When taking a trip to another city, state or region, wouldn’t most travelers look to visit establishments that are unique and representative of the particular area they are visiting? If this is the case, there is a good chance that these establishments are small and/or family-owned, making it important to understand the influence that these businesses have on a community.
Not only do small businesses provide authentic experiences to travelers, they also create the most new jobs in a community, while also driving creativity and innovation. According to the Small Business Administration, a small business is defined as one employing 500 employees or less, so it may not come as much of a surprise that the bulk of the workforce in any community works for small businesses.
Yet many small businesses are a great deal smaller than this. Roberta Parks, president of the Peoria Area Chamber of Commerce, reports that approximately 75 percent of its members are businesses consisting of 25 or fewer employees, illustrating just how vital small businesses are to a community. Consider also that many small businesses are family-owned. Illinois Mutual, for example, is in its fourth generation of family leadership, and it remains highly engaged in the central Illinois region. Such examples reflect just how much small, family-owned businesses add to the culture and dynamic of a city or region.
One program that truly highlights the importance of small, family-owned businesses within a community is the Illinois River Road. The Illinois River Road, a national scenic byway defined by a 10-county area, provides cultural, recreational, historical and nature-influenced opportunities—nature tourism—to byway visitors.
“Nature tourism is the fastest growing form of tourism,” reports Anaise Berry, director of the Illinois River Road. “It appeals to those travelers looking to get off the beaten path and seek a real adventure and an authentic experience. It is the authenticity of local businesses that attract visitors and other businesses to the area and enhance the overall experience.”
Mission Oak Inn, a bed and breakfast in Henry, Illinois, is just one family-owned business along the Illinois River Road. Within five years of opening, it has already won regional and national recognition. “No one represents a business or community to a customer more enthusiastically than the owner,” say Denny and Jan Reed, husband-and-wife owners of the B&B.
In a recent business development study conducted by the Economic Development Council for Central Illinois (EDC) and targeted specifically at the byway region, it was found that 93 percent of these businesses are in fact family-owned. Eighty-six percent of the business owners are entrepreneurs, and 88 percent of these businesses have two or fewer full-time employees. It should also be noted that many business owners in the byway region located their business in their hometown, which is important when considering growth and development. Not only is it crucial to attract visitors and new businesses to a region, it is also important that the locals want to stick around.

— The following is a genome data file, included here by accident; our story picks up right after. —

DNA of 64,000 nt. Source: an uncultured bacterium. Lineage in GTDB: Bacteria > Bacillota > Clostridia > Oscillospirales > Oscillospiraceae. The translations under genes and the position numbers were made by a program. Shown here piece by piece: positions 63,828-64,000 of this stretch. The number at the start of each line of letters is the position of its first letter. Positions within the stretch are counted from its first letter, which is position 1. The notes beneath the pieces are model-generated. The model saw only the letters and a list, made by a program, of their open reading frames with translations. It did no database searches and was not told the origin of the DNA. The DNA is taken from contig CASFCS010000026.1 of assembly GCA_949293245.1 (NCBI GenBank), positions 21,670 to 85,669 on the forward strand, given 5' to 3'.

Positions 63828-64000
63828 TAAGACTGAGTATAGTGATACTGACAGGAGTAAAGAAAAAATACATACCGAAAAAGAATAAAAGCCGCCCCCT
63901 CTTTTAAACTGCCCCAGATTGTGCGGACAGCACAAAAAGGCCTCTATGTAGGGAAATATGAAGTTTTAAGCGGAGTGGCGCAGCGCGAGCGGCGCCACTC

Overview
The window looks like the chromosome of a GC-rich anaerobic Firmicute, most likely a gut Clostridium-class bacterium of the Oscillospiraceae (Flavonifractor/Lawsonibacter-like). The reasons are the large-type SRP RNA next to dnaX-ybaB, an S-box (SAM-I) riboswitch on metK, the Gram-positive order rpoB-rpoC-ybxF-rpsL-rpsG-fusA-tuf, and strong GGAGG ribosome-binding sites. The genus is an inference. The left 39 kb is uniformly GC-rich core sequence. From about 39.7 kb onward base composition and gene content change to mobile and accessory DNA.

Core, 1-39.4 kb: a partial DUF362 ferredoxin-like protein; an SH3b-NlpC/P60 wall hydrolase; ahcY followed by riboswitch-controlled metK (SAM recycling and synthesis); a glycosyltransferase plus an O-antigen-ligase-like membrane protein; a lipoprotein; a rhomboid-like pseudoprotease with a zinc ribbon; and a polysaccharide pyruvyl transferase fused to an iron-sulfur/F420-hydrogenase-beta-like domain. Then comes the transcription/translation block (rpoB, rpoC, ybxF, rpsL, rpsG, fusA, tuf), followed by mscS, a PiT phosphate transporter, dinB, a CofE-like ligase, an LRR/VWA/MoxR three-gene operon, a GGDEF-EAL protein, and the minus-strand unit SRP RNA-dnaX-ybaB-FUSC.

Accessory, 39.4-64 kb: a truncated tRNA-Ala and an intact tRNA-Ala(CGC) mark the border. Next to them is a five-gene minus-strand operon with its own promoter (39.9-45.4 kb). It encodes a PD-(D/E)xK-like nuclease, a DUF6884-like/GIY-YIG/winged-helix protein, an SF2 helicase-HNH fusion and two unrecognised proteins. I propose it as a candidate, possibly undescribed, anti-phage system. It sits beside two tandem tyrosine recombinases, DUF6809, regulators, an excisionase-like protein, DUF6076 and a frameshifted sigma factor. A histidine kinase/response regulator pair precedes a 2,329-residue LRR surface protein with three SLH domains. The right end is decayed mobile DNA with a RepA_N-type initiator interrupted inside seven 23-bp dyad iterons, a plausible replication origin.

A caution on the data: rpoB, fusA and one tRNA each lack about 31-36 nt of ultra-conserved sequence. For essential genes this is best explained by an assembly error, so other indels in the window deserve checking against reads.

Continuing prosperity for regions like the byway is due in part to services provided through the EDC. Business development studies like this one support the growth and development of regional economies, enabling communities to embrace new opportunities that will enhance and develop local experiences. Although small businesses better reflect the culture of a region and give customers a real taste of what a community has to offer, it can be difficult to get your own business off the ground. Fortunately, several other resources and services are available to those looking to start or grow their own business.
The EDC is a portal for a wide range of business development services. “We are a proactive organization dedicated to fostering economic growth within the central Illinois region,” states EDC President Vickie Clark. “We deliver value by capitalizing on business expertise and developing synergies that attract, retain and expand business.”
Also housed under The Heartland Partnership umbrella, in collaboration with the EDC, are regional affiliates and organizations with which small businesses can connect to facilitate economic development. These include SCORE, the Illinois Finance Authority and the Department of Commerce and Economic Opportunity (DCEO). Peoria’s own chapter of SCORE, a national nonprofit organization dedicated to entrepreneurial education and success, provides free, confidential business mentoring to entrepreneurs and small business owners looking to get their ideas up and running. The Illinois Finance Authority provides the support necessary to help businesses get the capital they need to grow. The DCEO provides tax credit programs, workforce training and financing programs to regional businesses.
Aside from connecting your business to these partner affiliates, the EDC provides its own economic development tools to small businesses, such as low-interest loan programs, sales and property tax incentives, and technical assistance. By partnering with regional organizations, the Economic Development Council for Central Illinois provides the resources and assistance necessary for the growth and development of small businesses. iBi